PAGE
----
By Carlo Klemm
This was taken from the organizing committee on Facebook for Parade of Lights in Edmonton
Santa's Parade of Lights
March 13, 2019 @ 10:07 AM ·
"With sad hearts we announce that RWE Events will no longer produce Santa’s Parade of Lights.
Thanks to all the sponsors, participants and most importantly, people of Edmonton for their support.
We’re proud of our little parade and the joy it brought to so many people."
I have been the Santa in this Outdoor Parade since it started in 2015. Of course I feel sad about
#1, Edmonton losing a parade (Calgary has not had a parade for 6+ years)
#2, That a big emotional thrill is now gone from this Santa's life. (Anyone who does a major parade in a large city, especially a Capital City, can attest to the emotions involved in getting ready for and actually partaking in the annual parade.)
I got this email back from the people who have staged this parade in the last 4 years...
We share your disappointment, believe me. Unfortunately, though, we just couldn’t get the financial commitment we need to keep it going.
As you know, Canadian Tire dropped out as title sponsor last year (we don’t know why), and there just isn’t anyone else stepping up. Plus, we applied for a grant from the City and didn’t get it.
It is very discouraging that there wasn’t enough support overall in Edmonton for this parade.
However, we loved doing it and especially loved working with you every year! We really will miss that!
Anyway, I enjoyed our experience last year and at the same time, anything is possible! Someone might step forward and make this happen. But for now, so long!
Enjoy your Santa duties elsewhere this year. And remember – if we ever do resurrect the parade, you will be first Santa we call!
Take care and thanks for your kind words, Carlo!
By Michael Rielly
If You Have the Post Christmas Blues You’re Doing Christmas Wrong
B. Francis Morlan
December 27, 2018
The post-Christmas blues are a very real thing. Once the date of December 25th has passed the specter of December 26th is an ominous marker to many. It sits there on the calendar like the Ghost of Christmas Yet-to-Come. Silent and foreboding, the very image of the hooded Angel of Death it seems to be. And why not?
Just about anywhere you look Americans are tossing trees to the curb, ripping down lights from rooftops and radio stations are flipping back to everyday music. What took months to build gets deconstructed in a matter of a couple of days.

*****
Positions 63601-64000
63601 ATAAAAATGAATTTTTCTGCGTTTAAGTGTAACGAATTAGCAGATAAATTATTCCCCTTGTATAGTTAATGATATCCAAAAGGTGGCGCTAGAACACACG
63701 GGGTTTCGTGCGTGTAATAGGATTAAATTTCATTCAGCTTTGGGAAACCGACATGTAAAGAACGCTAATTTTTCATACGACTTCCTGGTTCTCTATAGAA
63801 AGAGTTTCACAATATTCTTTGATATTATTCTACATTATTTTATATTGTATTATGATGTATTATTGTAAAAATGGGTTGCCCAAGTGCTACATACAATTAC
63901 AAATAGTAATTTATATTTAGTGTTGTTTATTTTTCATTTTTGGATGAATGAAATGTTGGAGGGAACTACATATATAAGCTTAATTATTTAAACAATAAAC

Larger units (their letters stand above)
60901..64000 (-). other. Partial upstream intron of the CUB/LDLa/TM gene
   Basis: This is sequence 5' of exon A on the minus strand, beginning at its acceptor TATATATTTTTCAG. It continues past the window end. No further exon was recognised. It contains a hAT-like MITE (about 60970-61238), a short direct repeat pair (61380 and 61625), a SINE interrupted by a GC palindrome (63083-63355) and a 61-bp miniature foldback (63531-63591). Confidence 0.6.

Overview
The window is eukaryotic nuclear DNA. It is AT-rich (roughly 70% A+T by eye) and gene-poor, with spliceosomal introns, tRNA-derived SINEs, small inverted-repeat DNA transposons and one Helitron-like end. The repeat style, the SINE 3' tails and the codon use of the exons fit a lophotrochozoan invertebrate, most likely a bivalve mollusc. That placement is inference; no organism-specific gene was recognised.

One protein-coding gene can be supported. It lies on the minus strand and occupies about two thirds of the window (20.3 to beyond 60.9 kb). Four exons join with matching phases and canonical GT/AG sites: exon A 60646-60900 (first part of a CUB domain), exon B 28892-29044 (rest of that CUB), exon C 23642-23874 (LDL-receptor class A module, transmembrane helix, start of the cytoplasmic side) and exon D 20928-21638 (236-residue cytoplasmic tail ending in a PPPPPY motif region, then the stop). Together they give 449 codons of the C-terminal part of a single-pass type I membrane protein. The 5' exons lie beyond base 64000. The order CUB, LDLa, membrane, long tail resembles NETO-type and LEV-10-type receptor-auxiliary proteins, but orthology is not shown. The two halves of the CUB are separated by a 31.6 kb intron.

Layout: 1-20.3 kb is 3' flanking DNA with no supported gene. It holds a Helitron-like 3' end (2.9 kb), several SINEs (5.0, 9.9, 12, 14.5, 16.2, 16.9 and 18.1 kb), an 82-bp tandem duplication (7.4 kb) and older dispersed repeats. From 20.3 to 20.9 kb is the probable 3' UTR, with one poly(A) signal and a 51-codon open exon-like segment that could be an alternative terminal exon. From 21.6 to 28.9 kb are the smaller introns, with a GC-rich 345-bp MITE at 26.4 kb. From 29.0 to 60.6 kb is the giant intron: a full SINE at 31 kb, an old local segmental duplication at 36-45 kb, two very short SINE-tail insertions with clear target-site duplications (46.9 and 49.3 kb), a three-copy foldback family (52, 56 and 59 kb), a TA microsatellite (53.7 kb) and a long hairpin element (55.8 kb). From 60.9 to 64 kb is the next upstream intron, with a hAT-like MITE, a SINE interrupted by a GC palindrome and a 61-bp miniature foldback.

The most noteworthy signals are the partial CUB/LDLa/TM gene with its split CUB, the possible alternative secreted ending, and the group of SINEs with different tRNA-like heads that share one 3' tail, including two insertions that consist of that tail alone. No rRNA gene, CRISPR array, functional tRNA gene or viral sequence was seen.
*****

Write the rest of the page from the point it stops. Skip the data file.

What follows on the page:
It does not have to be like this.
You do not have to take down your tree.
You do not have to kill your lights.
You do not have to turn off your music.
You can, instead, stand up to the madness around you and let Christmas linger a little longer.
The secret to avoiding the post-Christmas blues is deconstructing it much the way you built it in the first place.
For me, Christmas often gets started in July. It is easy then, in the heat of summer, to imagine the frosty glow of our Christmas windows, the frothy foam of our cocoa, and the homey warmth of the decorated tree. Of course, we can’t GET those things in July…but it’s fun to think of them as we sit in a darkened room and watch Christmas movies when it is blazing outside.
This is classic, hardcore denial. And it is good for you.
The competitive business of recruiting pro Santas
The professional Santa business can be cutthroat and demanding — and sometimes, it takes an agent to guide the sleigh.
BY ZACHARY CROCKETT DECEMBER 15, 2018 The Hustle EXCERPT: Eight years ago, Kelly Ferrell, a 51-year-old retired cop, was sitting on a bench at a shopping mall in Texas when he was approached by an unfamiliar woman.
“Pardon me, sir,” she implored, “but have you ever considered… being Santa Claus?”
Ferrell certainly looked the part: Since stepping down from the force, he’d grown a “big ‘ol white beard.” He was a little on the heavier-set side, with rosy cheeks and kind eyes He had, the woman said, the potential for greatness.
And so, Ferrell “became” Santa — not by the grace of self-determination or the Spirit of Christmas, but the keen eye of a Santa scout.
Beneath its wholesome exterior, the professional Santa business is a complex, occasionally cutthroat industry, where top performers are sought after much like professional athletes. But once you’re in the minor leagues, how do you learn the ropes? How do you navigate the business side of things, or negotiate contracts?
You get a Santa agent.
The Santa industrial complex
As it turned out, the woman who approached Ferrell worked for the Noerr Corporation (now Cherry Hill), a Santa training and staffing agency.
“I call them Santa wranglers,” says Ferrell. “They hang out at malls or other populated areas and throw their pitch at every white-bearded guy who comes through. They really beat the bushes to find us.”
Intrigued by the adventure of it all, Ferrell agreed to give it a shot.